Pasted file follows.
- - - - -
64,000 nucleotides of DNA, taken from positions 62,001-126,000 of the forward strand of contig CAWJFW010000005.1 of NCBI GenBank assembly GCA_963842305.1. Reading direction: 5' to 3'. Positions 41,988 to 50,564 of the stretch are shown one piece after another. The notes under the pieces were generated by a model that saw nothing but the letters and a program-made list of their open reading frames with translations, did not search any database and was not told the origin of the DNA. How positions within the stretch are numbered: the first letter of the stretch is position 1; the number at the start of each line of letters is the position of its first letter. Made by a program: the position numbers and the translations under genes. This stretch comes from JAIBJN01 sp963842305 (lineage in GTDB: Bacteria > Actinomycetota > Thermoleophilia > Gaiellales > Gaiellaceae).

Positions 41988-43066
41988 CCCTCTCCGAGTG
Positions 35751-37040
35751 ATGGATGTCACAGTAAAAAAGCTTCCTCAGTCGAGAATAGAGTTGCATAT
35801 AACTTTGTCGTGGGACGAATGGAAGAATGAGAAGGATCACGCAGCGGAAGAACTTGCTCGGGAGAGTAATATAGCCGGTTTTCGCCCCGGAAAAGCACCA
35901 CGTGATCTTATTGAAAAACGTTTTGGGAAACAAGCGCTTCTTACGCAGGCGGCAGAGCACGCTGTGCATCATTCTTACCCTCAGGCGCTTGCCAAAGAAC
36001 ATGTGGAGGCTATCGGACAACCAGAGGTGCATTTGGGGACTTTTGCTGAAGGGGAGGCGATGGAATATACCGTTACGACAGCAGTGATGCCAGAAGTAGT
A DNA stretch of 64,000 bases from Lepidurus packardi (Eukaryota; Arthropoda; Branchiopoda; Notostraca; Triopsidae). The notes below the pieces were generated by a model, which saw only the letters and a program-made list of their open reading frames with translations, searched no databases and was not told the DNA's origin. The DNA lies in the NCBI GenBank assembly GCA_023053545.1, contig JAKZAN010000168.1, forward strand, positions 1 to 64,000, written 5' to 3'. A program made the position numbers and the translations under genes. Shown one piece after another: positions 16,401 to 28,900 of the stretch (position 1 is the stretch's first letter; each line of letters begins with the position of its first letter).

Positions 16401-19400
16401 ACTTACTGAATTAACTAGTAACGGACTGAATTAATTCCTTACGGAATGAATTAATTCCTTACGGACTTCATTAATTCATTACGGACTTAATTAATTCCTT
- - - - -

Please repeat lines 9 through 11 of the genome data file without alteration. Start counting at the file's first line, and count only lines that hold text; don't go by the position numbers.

A DNA stretch of 64,000 bases from Lepidurus packardi (Eukaryota; Arthropoda; Branchiopoda; Notostraca; Triopsidae). The notes below the pieces were generated by a model, which saw only the letters and a program-made list of their open reading frames with translations, searched no databases and was not told the DNA's origin. The DNA lies in the NCBI GenBank assembly GCA_023053545.1, contig JAKZAN010000168.1, forward strand, positions 1 to 64,000, written 5' to 3'. A program made the position numbers and the translations under genes. Shown one piece after another: positions 16,401 to 28,900 of the stretch (position 1 is the stretch's first letter; each line of letters begins with the position of its first letter).

Positions 16401-19400
16401 ACTTACTGAATTAACTAGTAACGGACTGAATTAATTCCTTACGGAATGAATTAATTCCTTACGGACTTCATTAATTCATTACGGACTTAATTAATTCCTT